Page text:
Warning! The following contains spoilers for The Good Place series finale. Read at your own risk!
The Good Place is over, and managed to give a satisfying and conclusive ending to its wild series. Though everything with the main characters and where they went was explained in full, there was one surprise in the episode that may have sent Parks and Rec fans into a frenzy. Nick Offerman's appearance was certainly a cool moment, but was that really Ron Swanson hanging out with Tahani in The Good Place?
For those that missed the scene, Tahani was on a quest to master many different skills in the afterlife. The Good Place scene opened with her finishing up woodwork, and actor Nick Offerman playing a man observing her work. As Parks and Rec fans may remember, Offerman's Ron Swanson knew his way around a wood shop, and would be the perfect teacher for the skill in the afterlife. Of course, others also know that Offerman is generally known for his woodworking skills, and he would also be a perfectly suitable mentor for anyone looking to master the art.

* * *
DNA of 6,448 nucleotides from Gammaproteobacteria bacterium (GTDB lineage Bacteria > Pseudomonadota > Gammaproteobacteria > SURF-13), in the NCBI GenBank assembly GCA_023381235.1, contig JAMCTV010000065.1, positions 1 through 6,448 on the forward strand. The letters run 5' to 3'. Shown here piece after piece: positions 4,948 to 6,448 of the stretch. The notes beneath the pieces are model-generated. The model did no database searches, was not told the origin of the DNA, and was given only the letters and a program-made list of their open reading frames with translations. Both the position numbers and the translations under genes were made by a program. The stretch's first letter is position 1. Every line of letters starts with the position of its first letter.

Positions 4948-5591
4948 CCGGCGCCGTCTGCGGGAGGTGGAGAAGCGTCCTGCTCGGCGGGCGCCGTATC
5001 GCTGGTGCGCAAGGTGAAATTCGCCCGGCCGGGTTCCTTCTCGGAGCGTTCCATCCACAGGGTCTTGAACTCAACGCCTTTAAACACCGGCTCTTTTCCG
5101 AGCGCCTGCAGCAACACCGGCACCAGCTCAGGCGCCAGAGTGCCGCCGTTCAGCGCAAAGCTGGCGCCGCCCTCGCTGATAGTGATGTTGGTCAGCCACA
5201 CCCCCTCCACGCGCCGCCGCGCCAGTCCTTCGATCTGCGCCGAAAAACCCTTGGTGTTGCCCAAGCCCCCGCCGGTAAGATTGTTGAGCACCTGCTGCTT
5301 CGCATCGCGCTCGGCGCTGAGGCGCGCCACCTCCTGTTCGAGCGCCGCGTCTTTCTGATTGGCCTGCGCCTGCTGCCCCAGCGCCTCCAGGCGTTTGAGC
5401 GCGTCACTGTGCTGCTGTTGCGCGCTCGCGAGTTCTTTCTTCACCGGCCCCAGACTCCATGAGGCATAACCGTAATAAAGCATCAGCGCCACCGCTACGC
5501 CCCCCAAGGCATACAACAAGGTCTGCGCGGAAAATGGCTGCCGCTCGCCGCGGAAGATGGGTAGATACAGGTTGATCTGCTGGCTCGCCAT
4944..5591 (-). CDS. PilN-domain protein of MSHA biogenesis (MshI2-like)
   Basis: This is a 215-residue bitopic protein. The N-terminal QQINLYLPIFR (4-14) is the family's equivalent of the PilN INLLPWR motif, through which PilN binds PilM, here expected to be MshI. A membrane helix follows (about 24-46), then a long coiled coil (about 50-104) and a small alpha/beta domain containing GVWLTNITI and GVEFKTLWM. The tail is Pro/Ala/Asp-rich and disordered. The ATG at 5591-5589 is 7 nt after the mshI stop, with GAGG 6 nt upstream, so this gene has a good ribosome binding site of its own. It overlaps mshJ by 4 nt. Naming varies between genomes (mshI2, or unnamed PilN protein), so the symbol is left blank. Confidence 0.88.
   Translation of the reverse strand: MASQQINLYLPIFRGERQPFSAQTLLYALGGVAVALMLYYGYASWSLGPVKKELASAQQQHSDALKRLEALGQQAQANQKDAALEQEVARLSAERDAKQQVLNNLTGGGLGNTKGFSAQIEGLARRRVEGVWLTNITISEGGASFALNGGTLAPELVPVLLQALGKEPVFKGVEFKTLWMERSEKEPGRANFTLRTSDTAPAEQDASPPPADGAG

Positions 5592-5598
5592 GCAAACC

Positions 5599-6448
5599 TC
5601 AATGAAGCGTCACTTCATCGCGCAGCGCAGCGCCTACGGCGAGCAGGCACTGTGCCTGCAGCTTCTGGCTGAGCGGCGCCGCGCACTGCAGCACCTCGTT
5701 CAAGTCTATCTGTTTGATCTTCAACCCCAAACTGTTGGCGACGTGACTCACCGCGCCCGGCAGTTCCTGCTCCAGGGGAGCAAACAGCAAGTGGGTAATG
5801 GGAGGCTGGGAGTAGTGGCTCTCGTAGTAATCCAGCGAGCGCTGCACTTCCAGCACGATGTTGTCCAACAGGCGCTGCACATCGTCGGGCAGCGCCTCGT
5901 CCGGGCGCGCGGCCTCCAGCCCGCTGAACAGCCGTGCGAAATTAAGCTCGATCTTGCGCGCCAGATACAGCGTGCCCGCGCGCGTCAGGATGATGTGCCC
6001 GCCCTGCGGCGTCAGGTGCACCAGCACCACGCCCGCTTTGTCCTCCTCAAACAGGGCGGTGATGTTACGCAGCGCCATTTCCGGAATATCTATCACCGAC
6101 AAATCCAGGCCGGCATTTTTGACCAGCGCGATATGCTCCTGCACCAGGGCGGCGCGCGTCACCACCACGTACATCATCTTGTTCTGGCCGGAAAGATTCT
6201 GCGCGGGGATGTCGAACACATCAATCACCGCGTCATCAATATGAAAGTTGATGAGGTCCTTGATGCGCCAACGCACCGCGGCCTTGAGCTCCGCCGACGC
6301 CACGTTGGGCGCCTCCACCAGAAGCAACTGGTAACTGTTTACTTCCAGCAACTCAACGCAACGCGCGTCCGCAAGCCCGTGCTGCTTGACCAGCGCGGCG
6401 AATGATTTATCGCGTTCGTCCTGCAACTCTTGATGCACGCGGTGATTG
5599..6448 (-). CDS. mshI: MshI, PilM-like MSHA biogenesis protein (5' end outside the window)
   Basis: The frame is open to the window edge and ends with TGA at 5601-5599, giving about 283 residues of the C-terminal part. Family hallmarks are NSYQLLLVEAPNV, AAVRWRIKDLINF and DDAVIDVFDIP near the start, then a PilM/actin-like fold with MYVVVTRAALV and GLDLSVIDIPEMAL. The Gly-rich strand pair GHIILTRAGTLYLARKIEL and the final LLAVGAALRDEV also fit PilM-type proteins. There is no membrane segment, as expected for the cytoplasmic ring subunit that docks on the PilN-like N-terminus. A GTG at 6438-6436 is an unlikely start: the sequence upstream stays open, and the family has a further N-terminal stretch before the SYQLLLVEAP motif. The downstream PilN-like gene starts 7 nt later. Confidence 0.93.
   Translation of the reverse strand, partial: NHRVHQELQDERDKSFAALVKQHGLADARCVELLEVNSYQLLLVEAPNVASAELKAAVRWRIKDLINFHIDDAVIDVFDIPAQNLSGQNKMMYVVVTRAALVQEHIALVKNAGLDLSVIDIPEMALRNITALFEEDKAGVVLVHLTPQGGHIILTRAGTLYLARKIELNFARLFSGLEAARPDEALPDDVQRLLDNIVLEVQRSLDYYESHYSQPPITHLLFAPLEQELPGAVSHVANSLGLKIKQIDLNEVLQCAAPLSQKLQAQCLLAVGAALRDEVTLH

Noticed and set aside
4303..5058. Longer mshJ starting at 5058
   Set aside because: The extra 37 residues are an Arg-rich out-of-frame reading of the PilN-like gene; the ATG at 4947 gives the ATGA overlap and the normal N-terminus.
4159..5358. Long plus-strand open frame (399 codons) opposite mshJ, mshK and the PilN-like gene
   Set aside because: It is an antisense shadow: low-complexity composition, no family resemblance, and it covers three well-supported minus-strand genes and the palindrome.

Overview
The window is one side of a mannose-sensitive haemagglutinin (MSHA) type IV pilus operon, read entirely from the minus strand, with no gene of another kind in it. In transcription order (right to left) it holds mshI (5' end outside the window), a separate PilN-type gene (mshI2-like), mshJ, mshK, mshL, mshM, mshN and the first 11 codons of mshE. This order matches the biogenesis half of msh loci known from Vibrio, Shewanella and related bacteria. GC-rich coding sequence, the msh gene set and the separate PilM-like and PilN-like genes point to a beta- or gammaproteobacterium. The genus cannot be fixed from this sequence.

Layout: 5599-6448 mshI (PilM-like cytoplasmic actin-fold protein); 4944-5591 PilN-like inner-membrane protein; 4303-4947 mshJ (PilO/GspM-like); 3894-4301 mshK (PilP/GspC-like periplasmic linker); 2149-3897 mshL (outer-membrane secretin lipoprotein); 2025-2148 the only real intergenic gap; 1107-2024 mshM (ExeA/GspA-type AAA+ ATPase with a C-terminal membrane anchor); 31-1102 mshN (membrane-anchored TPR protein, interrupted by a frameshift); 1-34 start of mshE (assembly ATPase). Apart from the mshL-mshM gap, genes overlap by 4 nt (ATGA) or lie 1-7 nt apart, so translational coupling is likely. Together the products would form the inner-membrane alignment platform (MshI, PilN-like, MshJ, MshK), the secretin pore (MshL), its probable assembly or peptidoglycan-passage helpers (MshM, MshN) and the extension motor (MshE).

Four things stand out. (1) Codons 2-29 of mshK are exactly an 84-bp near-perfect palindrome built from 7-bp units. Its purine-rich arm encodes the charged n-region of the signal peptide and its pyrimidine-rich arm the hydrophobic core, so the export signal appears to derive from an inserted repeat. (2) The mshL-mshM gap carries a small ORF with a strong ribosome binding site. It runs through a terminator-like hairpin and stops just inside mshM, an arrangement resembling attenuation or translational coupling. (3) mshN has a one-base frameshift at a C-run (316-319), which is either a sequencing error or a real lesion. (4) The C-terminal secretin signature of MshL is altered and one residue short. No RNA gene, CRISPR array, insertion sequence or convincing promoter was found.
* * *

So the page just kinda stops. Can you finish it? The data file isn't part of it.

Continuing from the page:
So, was it Ron Swanson or Nick Offerman in The Good Place? The answer is in the end credits, which rolled on the lower third screen during Seth Meyers' post-show interview with the cast. With no ambiguity at all, the credits confirmed it was Nick Offerman playing himself, and there was no Parks and Rec crossover in the finale.
It wouldn't have been surprising if The Good Place did throw in a Parks and Rec crossover considering its past, though. Last season, the Good Place crew decided to feature Li'l Sebastian in an episode, which ramped up speculation from fans that Mike Schur was willing to bring the characters from his other shows into the afterlife comedy. The opportunity was certainly there with Nick Offerman, but apparently Schur and crew decided to let the buck stop at the tiny pony.
In hindsight, the moment was reminiscent of the time Ted Danson's Michael tended bar. The moment went just as far as it needed to pay homage to the Cheers reference people would've liked to see, but stopped short. In a way it's almost more satisfying for me personally, as it didn't do enough to distract from the biggest moments in the episode. Ron Swanson appearing would've definitely stolen a bit of spotlight from the rest of the cast, and a well-executed finale.